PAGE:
Kat Moore

Mantua, NJ, United States

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Kat Moore
Posted over 2 years ago
Nathan Myhrvold: Cooking as never seen before
OK, so the millionaire created a $650 cookbook for other millionaires. Guess he hasn't heard about the economy yet. Or Alton Brown, who also teaches the physics of cooking, and you can watch his show on TV. And this guy expects to make money on his art/science/cookbook. Maybe someday he'll publish a version of his book the rest of us can afford. You know, the 99.9999% of Americans who make less than $75,000.00 a year. That's less than $1,500 a week BEFORE taxes, and would represent the combined income of two working adults. Of course, when you're worth well over $600 million, taxes don't apply, at least not in the percentages the rest of us pay. Do I sound a little jaded and cynical? Go figure. I'll be watching Alton Brown and reading Julia Child--both of whom were/are also fascinated about the 'why' of cooking, as well as the 'how'. And their books are eminently more affordable.
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Kat Moore
Posted about 3 years ago
We spend 3 billion hours a week as a planet playing videogames. Is it worth it? How could it be MORE worth it?
What Jeremy Ogram said. We are saturated with marketing to consume those empty calories. Not only that, there has been a parenting trend towards hyper-vigilance in the last few decades. Kids are kept indoors instead of being sent outside to play. They learn to be sedentary. I'm not advocating for careless parenting, but I feel sorry that kids don't have the same freedom to roam that I had.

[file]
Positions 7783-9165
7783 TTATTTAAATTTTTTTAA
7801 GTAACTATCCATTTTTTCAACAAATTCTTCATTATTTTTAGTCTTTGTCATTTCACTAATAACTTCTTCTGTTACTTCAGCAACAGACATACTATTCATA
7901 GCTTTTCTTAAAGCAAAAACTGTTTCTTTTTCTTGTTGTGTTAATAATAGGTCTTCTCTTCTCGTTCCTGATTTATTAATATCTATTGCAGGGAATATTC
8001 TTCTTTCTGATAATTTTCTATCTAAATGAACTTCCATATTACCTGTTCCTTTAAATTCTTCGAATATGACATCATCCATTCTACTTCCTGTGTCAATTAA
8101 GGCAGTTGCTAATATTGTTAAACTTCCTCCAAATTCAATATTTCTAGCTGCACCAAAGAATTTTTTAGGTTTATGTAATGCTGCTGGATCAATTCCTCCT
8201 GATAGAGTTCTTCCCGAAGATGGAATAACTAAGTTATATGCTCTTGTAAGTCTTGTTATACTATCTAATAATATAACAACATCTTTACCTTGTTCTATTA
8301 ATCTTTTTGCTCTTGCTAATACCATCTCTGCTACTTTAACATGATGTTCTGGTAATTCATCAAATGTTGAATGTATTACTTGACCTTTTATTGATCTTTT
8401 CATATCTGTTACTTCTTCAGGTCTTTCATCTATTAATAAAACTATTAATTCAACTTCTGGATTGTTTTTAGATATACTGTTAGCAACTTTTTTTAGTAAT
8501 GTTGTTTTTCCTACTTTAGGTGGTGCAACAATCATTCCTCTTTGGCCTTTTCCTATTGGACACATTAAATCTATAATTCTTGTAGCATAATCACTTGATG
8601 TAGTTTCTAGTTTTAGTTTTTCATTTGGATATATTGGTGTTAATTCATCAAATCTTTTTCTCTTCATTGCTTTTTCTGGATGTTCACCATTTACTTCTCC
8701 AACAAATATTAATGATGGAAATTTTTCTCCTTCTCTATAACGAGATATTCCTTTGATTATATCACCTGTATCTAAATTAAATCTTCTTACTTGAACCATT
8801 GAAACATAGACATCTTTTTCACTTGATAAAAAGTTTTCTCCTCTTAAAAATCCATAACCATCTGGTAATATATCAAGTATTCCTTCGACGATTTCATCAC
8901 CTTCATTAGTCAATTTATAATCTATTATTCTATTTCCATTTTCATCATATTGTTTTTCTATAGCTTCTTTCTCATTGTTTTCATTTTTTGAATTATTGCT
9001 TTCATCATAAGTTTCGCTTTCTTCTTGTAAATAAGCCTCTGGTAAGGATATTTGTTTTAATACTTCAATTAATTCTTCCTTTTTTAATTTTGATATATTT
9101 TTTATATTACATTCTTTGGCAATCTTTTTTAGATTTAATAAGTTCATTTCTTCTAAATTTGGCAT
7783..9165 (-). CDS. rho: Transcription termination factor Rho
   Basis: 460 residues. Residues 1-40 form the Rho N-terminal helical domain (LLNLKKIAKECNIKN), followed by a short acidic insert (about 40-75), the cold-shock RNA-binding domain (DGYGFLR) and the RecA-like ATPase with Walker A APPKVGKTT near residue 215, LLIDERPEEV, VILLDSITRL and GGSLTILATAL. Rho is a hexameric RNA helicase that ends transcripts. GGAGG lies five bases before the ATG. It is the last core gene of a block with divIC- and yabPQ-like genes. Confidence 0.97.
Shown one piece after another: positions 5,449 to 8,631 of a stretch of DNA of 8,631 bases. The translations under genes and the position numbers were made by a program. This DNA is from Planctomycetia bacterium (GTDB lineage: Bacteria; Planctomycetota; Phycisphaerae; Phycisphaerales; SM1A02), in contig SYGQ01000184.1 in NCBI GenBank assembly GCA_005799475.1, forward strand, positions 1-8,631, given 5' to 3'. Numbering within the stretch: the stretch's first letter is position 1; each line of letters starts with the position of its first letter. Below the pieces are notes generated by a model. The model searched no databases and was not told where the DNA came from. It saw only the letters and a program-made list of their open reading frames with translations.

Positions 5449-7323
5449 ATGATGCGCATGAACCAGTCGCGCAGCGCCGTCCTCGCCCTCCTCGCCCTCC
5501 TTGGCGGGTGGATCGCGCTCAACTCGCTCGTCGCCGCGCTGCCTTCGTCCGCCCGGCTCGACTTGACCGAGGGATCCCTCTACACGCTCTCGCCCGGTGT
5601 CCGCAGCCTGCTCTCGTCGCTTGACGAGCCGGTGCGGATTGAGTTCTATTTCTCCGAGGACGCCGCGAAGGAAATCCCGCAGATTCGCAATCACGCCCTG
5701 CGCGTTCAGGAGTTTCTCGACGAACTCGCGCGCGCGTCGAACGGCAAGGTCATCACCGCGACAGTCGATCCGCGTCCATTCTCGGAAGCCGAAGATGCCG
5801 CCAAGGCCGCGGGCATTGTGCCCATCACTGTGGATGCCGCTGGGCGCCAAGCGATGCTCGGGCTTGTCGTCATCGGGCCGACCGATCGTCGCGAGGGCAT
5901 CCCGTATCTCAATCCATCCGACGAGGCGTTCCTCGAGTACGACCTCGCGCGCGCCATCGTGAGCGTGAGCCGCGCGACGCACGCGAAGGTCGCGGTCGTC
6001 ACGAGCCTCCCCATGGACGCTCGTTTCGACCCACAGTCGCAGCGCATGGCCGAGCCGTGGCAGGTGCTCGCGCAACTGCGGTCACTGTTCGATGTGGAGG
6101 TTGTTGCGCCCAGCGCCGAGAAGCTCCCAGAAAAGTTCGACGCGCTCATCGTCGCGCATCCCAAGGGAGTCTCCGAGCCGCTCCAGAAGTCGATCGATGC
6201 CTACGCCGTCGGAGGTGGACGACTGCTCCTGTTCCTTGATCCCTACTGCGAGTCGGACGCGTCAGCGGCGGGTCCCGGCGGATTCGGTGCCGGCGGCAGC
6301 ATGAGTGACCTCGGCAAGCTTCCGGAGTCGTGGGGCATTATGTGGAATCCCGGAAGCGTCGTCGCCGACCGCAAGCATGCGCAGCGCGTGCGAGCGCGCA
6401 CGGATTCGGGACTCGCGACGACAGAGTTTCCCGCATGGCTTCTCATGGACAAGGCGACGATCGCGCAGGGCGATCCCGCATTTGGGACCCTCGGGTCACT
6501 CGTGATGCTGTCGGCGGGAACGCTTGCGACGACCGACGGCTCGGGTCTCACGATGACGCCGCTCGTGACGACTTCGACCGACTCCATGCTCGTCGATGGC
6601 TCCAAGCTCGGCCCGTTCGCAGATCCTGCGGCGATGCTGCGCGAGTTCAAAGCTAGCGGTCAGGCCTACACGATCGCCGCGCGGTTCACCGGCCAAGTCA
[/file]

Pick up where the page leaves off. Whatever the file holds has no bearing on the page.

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Kat Moore
Posted about 3 years ago
We spend 3 billion hours a week as a planet playing videogames. Is it worth it? How could it be MORE worth it?
We're all susceptible to addictive behavior; and gamers have the same addiction curve as any other segment of society. Some are not addicted at all, some are habitual users whose lives function quite well, and a few cannot control themselves. People who are prone to extreme additive behavior will exhibit that tendency in many ways. The overall population of gamers has about the same level of addicts as any other socially acceptable activity such drinking, gambling, etc.
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Kat Moore
Posted about 3 years ago
We spend 3 billion hours a week as a planet playing videogames. Is it worth it? How could it be MORE worth it?
Playing online makes me feel more connected...I learn constantly, and interact with people who have similar interests to mine, which I do not find locally. Also, I am past the age of parenting, and all my nieces and nephews are grown, but many of my online friends are parents, and depending on their childrens' ages, may or may not have the kids online with them, too. I can truly say some of the most joyful moments I've had recently have been playing with kids too young to be 'chatting' and interacting with me only through our characters in the virtual world. Kind of like getting down on the floor to play 'dolls' with them =) As a mom, if you don't have time to play, how do you recharge your happiness batteries? I'm only saying this because your statement makes it sound like you are too busy working--but of course there are many ways to play! Online gaming just happens to be the current one.